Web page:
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Postmortem: Wideload Games' Stubbs the Zombie
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Postmortem: Wideload Games' Stubbs the Zombie


August 11, 2006 Article Start Previous Page 5 of 7 Next
 

What Went Wrong

1. Complicated Tool Chain.

Engine licensing is important to our model. We don’t have the staff or desire to spend years creating an engine from scratch. On Stubbs, we used the Halo engine, which was great for us because the engine kicks ass and we all knew how to use it. But, with that said, the Halo engine had never been licensed before; there was no documentation and no internet forum or third party support for it. Any training our contractors got on asset creation had to come from us. The Halo engine has its own unique asset path and idiosyncratic behaviors, so the learning curve slowed us down and wasted time.

In some cases, we decided it wasn’t worth training a contractor to produce game-ready assets; we’d just bear the burden of cleaning and importing the assets ourselves. This was tremendously inefficient. In other cases, we had to devote art director time to basic training. I think in the future we’ll dedicate someone to tool training so as not to create a production bottleneck internally.




The many faces of death - Wideload commissioned a number of artists for Stubbs' concept art, and used the best of each.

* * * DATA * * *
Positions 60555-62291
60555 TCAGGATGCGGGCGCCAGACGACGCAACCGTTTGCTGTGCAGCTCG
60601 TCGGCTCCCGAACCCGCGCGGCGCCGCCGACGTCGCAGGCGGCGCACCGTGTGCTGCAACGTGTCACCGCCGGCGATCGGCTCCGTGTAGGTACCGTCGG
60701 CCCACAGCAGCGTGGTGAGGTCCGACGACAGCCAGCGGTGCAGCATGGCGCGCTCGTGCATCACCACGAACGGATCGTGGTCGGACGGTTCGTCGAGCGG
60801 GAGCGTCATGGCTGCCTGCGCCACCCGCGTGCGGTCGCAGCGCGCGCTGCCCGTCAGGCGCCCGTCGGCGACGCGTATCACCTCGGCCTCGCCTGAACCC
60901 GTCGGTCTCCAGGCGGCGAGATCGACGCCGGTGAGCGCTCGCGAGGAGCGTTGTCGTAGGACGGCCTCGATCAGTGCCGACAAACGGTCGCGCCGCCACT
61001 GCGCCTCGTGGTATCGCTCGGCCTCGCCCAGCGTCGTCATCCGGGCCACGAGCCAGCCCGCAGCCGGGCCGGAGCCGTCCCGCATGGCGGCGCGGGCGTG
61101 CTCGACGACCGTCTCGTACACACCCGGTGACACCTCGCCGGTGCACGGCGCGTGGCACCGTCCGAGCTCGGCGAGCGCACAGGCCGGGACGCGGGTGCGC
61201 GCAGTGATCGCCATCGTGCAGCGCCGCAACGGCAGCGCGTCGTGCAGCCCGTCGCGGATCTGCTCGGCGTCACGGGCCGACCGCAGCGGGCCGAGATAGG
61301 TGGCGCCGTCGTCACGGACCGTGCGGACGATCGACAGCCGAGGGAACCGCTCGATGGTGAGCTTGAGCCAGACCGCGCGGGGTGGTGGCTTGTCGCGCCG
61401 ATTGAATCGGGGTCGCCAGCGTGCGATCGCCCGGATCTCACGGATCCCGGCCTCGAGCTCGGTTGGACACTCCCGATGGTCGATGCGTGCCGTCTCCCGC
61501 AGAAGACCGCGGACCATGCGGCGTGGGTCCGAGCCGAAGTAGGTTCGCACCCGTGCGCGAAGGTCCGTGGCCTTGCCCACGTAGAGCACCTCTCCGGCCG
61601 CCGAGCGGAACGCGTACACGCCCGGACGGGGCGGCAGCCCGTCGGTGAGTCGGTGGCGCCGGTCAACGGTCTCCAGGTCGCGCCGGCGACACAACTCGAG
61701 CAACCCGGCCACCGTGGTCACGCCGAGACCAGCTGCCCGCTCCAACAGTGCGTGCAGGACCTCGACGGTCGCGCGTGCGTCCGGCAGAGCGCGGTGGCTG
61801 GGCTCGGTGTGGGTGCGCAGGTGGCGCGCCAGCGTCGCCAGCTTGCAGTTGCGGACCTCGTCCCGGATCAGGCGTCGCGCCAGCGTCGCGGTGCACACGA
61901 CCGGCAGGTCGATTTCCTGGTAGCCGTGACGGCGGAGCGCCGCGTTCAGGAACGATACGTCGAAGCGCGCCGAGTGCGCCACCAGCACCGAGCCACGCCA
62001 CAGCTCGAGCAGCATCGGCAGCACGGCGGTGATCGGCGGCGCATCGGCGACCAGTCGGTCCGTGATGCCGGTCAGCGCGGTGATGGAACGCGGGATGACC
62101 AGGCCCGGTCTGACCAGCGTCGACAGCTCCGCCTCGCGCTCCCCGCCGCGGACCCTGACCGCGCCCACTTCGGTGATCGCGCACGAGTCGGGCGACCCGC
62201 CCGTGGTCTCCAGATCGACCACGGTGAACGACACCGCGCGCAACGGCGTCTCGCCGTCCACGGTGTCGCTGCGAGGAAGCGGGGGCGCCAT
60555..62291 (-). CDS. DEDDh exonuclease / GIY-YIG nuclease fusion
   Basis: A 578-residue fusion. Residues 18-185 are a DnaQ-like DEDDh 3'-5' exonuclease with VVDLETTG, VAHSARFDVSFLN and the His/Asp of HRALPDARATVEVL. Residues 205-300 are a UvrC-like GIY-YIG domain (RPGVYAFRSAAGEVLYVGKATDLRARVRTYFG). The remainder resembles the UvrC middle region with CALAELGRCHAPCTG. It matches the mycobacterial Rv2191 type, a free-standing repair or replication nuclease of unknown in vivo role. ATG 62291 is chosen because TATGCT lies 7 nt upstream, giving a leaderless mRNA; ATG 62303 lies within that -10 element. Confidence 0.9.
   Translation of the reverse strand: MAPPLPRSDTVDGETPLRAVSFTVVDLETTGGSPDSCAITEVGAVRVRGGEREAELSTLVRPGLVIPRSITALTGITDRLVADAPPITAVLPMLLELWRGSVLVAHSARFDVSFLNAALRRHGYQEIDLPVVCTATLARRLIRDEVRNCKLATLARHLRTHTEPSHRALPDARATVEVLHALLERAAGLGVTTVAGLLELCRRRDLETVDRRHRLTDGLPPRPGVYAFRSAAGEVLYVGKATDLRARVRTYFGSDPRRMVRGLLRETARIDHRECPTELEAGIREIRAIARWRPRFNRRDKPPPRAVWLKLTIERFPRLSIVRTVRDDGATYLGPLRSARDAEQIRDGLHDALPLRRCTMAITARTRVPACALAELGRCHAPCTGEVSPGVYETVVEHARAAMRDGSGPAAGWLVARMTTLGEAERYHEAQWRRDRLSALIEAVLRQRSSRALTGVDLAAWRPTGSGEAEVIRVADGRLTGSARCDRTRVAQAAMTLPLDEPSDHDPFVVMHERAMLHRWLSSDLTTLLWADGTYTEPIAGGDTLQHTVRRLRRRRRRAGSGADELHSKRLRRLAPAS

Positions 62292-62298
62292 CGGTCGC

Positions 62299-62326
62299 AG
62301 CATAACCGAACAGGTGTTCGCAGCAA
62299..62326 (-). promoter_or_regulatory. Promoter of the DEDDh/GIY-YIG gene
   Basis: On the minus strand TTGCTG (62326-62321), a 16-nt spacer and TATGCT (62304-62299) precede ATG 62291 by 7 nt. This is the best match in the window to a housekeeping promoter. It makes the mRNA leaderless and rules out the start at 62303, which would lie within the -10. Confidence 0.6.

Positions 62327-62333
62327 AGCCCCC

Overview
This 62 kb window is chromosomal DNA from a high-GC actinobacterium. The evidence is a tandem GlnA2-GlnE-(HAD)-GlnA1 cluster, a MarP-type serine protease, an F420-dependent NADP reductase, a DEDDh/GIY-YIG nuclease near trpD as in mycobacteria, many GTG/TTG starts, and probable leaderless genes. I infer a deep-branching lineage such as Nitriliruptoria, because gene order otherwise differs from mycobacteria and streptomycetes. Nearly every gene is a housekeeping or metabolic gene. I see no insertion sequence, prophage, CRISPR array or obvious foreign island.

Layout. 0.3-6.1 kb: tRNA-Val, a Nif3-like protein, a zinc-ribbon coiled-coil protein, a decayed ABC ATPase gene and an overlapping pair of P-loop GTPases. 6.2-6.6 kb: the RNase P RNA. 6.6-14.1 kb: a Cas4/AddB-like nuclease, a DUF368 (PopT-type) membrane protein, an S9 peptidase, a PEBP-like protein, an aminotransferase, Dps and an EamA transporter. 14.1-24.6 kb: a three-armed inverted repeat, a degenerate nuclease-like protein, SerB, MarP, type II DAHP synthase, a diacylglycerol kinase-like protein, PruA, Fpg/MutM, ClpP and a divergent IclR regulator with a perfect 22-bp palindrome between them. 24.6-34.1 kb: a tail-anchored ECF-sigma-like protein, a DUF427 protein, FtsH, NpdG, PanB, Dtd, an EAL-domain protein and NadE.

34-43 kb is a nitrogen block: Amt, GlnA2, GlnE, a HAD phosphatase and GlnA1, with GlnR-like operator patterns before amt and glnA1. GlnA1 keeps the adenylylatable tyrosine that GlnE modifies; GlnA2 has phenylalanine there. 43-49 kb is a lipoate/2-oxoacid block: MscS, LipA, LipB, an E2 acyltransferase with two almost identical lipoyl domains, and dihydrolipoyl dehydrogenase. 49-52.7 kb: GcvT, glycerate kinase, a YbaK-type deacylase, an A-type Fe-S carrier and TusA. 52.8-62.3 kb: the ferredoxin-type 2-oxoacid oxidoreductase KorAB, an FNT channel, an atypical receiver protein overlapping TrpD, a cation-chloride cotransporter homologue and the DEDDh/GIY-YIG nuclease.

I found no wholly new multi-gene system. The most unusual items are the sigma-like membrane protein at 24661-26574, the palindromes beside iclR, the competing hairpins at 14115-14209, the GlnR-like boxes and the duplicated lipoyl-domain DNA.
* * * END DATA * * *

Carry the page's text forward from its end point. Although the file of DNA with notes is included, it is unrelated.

2. Contractor Selection.

We could have done a way better job of vetting potential suppliers. We got lucky and found some incredible people to work with, but our selection process had three problems. First, not every asset class that went into production had a shippable asset reference to go with it. We made it a goal to develop the first version of every object type (character, vehicle, environment, scenery, weapon) internally and send that as the level-setting reference, but we got a little too enthusiastic in some cases to wait for that. This made it difficult to set the bar for everyone.

Second, not every contractor was required to submit a test asset. This was another goal we set, but again, we jumped the gun in a few instances, which was a mistake. Omitting this step allowed incorrect expectations to emerge and caused underbidding. In the future we’ll set expectations of quality and scope for potential contractors before they submit a bid and start working.

Third, we underestimated how important good management and art direction is for contractors. We worked with one art house in particular that was stretched too thin and sold us on the A team, but gave us the B team. They experienced a bad cash flow squeeze during production, which strained our relationship. Additionally, their art director was not experienced enough, which made it really difficult for us to manage quality across their team. Had we discovered all this in the selection process, we would not have had to waste time replacing the contractor during the middle of production.


Article Start Previous Page 5 of 7 Next

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